Passing ice-cream van –
On suburban washing lines
Summer dresses dance.
~~~
(c) Jackie Le Poidevin

I walk on ripples –

The sea’s great footprint shifting

Under my small step.

~~~

(c) Jackie Le Poidevin

Still it is light

Yet the rock rose petals lie

Already scattered.

~~~

(c) Jackie Le Poidevin

Longest day

Wildflowers in the shingle

Scent of broom.

~~~

(c) Jackie Le Poidevin

Linked to Carpe Diem Summer solstice

The thatcher’s brown dog

Curled up in leftover straw

Bundle of bristles.

~~~

(c) Jackie Le Poidevin

Spring is fading –

Against the tumbledown house

Wisteria weeps.

~~~

(c) Jackie Le Poidevin

For Carpe Diem:  a carpet of purple

And here are the two haiku I wrote for the Carpe Diem kukai back in March before the wisteria came into bloom here in the UK.

Bare and twisted,

Amid crowds of crocuses,

Wisteria waits.

~~~

March wisteria –

On old, twisted branches hangs

Anticipation.

~~~

(c) Jackie Le Poidevin

A quill-shaped cloud

Pen poised over blank page

What to write?

P1010719

(c) Jackie Le Poidevin

For Carpe Diem: Cloud

Docklands rainbow –

Do the bankers see it

Or a pot of gold?
image

(c) Jackie Le Poidevin

Written for Carpe Diem

I was at a meeting at the HQ of one of the big UK banks earlier this year, in Canary Wharf in London’s Docklands. We were having a coffee break when there was a collective intake of breath and we all whipped out our iPhones – you can see why. The low building in the foreground is Billingsgate fish market – apart from that and the occasional rainbow (or two), it’s all tower blocks in every direction.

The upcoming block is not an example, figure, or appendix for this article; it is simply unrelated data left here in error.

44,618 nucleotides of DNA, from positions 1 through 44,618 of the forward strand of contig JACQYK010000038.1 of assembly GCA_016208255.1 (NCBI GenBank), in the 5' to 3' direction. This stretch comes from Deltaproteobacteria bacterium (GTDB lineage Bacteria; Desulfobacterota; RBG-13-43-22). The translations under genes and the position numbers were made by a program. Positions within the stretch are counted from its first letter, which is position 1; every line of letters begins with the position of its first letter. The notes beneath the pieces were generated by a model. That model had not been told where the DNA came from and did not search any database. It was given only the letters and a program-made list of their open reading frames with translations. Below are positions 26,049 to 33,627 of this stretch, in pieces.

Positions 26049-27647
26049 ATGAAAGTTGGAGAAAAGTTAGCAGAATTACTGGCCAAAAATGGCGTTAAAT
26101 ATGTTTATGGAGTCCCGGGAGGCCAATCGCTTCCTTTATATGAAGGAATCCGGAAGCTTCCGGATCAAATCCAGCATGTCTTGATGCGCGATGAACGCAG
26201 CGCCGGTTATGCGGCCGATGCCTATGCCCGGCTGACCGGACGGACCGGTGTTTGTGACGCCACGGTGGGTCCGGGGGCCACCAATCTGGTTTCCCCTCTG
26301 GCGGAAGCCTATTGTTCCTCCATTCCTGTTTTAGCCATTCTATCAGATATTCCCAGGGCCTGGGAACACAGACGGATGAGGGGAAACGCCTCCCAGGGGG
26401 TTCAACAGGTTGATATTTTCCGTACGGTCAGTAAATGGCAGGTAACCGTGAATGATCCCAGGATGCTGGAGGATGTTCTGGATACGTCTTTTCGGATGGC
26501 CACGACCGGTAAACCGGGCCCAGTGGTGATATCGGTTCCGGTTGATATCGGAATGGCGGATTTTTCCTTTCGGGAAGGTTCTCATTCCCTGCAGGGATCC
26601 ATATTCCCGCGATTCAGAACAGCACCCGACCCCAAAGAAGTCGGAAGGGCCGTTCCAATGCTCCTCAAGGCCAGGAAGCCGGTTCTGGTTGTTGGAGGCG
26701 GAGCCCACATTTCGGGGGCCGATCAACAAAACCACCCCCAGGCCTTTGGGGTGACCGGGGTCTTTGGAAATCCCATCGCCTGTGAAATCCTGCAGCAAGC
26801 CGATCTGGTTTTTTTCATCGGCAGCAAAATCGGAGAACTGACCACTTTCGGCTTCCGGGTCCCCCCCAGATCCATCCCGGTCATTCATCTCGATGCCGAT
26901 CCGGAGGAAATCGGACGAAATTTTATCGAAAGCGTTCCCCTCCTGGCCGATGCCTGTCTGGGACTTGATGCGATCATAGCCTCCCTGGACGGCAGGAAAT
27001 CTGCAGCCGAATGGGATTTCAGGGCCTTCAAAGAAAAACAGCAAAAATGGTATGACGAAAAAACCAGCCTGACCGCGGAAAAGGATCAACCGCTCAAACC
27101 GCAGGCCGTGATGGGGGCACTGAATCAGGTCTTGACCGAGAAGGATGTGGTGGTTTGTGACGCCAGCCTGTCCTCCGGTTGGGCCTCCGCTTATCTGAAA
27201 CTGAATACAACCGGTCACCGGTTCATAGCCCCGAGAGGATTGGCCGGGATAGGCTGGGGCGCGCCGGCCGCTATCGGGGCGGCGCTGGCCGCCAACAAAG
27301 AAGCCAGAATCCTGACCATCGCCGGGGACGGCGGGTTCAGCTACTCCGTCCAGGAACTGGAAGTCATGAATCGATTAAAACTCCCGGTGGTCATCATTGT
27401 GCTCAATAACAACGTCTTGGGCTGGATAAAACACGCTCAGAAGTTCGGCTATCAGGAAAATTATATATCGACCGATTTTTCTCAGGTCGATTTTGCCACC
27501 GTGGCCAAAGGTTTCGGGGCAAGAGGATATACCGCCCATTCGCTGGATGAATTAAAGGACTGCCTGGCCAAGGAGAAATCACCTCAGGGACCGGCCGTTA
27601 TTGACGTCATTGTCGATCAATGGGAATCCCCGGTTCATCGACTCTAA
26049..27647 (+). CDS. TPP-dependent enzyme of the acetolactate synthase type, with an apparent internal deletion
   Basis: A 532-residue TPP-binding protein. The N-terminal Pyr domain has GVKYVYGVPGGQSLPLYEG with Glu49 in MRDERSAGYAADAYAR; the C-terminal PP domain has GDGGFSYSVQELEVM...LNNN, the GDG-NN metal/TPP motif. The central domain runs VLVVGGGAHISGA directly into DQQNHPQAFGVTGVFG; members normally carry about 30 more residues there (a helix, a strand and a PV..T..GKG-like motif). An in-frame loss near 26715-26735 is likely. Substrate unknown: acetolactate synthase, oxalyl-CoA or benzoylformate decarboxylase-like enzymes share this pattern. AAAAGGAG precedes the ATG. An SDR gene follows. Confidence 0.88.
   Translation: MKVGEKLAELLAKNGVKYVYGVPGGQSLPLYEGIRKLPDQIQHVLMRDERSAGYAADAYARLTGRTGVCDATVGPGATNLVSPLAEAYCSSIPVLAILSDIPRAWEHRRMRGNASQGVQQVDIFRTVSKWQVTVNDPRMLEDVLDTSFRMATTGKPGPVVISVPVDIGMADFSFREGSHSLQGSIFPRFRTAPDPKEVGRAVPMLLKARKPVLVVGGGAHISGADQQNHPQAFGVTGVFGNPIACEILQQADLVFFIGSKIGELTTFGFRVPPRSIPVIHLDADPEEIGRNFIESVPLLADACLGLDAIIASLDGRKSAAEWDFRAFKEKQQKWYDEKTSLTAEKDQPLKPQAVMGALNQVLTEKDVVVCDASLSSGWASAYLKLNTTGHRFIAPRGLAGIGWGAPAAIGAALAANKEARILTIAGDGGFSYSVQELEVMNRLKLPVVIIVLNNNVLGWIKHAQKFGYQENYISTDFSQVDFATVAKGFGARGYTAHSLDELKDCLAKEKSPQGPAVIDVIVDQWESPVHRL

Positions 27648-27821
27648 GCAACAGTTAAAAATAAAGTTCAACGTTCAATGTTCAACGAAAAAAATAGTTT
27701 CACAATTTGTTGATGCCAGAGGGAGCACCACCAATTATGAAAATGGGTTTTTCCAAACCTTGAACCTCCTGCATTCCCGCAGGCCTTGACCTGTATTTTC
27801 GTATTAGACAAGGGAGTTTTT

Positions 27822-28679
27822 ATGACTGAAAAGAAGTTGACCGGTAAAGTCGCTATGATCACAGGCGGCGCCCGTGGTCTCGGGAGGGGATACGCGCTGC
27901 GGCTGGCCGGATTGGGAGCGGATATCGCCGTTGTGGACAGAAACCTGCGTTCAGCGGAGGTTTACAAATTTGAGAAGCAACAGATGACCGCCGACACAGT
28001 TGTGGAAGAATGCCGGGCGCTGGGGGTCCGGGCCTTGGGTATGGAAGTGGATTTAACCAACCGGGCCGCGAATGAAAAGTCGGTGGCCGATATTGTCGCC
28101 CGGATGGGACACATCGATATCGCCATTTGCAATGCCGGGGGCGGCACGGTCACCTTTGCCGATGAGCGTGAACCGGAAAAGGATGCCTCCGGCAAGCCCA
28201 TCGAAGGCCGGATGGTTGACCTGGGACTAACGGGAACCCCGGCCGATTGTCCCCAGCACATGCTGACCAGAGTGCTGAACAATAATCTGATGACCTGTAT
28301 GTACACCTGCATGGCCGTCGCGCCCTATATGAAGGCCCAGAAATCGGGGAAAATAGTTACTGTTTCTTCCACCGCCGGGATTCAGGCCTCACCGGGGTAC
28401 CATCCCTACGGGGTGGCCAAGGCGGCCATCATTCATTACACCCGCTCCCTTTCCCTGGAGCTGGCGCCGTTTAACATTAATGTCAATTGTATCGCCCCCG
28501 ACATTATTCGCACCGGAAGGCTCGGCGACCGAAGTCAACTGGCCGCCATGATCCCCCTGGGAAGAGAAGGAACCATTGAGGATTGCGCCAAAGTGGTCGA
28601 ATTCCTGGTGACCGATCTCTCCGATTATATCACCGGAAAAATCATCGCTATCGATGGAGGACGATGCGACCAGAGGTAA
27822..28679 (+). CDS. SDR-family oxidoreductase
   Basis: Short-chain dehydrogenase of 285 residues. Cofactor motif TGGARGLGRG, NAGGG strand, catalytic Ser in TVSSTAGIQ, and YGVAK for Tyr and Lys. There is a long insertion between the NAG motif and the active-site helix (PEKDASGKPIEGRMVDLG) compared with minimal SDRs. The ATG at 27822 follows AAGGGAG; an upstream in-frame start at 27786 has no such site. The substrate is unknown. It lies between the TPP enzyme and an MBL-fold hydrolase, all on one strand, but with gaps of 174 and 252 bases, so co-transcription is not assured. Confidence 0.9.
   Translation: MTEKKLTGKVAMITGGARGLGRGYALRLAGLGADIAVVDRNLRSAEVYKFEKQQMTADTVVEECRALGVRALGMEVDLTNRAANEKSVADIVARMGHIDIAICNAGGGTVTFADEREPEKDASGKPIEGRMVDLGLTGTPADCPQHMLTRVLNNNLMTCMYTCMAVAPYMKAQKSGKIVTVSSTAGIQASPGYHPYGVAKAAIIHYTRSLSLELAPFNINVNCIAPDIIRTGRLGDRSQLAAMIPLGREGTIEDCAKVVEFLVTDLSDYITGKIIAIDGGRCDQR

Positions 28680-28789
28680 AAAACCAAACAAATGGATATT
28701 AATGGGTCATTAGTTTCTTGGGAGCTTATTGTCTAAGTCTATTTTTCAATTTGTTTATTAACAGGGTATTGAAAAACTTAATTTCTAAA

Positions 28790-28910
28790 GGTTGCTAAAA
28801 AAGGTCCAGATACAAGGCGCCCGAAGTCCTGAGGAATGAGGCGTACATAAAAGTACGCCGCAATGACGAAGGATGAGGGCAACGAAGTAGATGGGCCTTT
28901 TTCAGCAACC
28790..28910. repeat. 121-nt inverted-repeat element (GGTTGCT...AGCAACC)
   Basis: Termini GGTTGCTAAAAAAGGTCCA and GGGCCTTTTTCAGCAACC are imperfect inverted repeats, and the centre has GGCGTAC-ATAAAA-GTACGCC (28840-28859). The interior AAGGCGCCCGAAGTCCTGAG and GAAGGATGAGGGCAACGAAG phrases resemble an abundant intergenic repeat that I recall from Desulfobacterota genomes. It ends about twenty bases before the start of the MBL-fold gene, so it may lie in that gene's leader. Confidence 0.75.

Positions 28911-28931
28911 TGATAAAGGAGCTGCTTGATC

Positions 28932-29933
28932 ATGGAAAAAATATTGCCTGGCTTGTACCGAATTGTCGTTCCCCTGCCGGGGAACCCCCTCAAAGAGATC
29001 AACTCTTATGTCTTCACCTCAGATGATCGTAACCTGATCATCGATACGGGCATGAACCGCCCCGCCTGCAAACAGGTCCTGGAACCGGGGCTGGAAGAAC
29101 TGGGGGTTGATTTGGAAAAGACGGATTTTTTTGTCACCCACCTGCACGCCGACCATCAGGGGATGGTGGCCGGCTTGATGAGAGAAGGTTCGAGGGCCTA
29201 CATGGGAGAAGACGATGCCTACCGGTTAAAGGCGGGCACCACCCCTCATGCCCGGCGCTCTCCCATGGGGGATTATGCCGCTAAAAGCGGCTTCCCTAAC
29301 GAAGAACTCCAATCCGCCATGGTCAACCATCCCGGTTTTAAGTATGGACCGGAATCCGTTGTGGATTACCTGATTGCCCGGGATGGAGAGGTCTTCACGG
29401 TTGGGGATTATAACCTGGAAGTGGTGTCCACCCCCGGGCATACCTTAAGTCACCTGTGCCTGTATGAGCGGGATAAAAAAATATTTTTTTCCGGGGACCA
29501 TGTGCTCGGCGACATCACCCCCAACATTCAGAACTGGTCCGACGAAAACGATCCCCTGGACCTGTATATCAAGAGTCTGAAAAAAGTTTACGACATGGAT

A brown leaf

Flutters back on the bough –

Perching sparrow.

~~~

(c) Jackie Le Poidevin

For Carpe Diem, where the task was to write a riddle haiku. I’ve adapted one of my earliest haiku.

Cradle rock –

Waves sing lilting lullabies

For seagull chicks.

~~~

(c) Jackie Le Poidevin

Cradle Rock is at Moulin Huet, a cove at the bottom of the cliffs in Guernsey (where I grew up). The image below shows one of 15 canvases of the bay painted by Renoir on a visit to the island in 1883. The area is named after a former watermill owned by a Monsieur Huet (pronounced locally as “Whet”).

image

For Carpe Diem: A Clam, in which Chevrefeuille explored a haiku by Basho about Japan’s Wedded Rocks that is full of double meanings.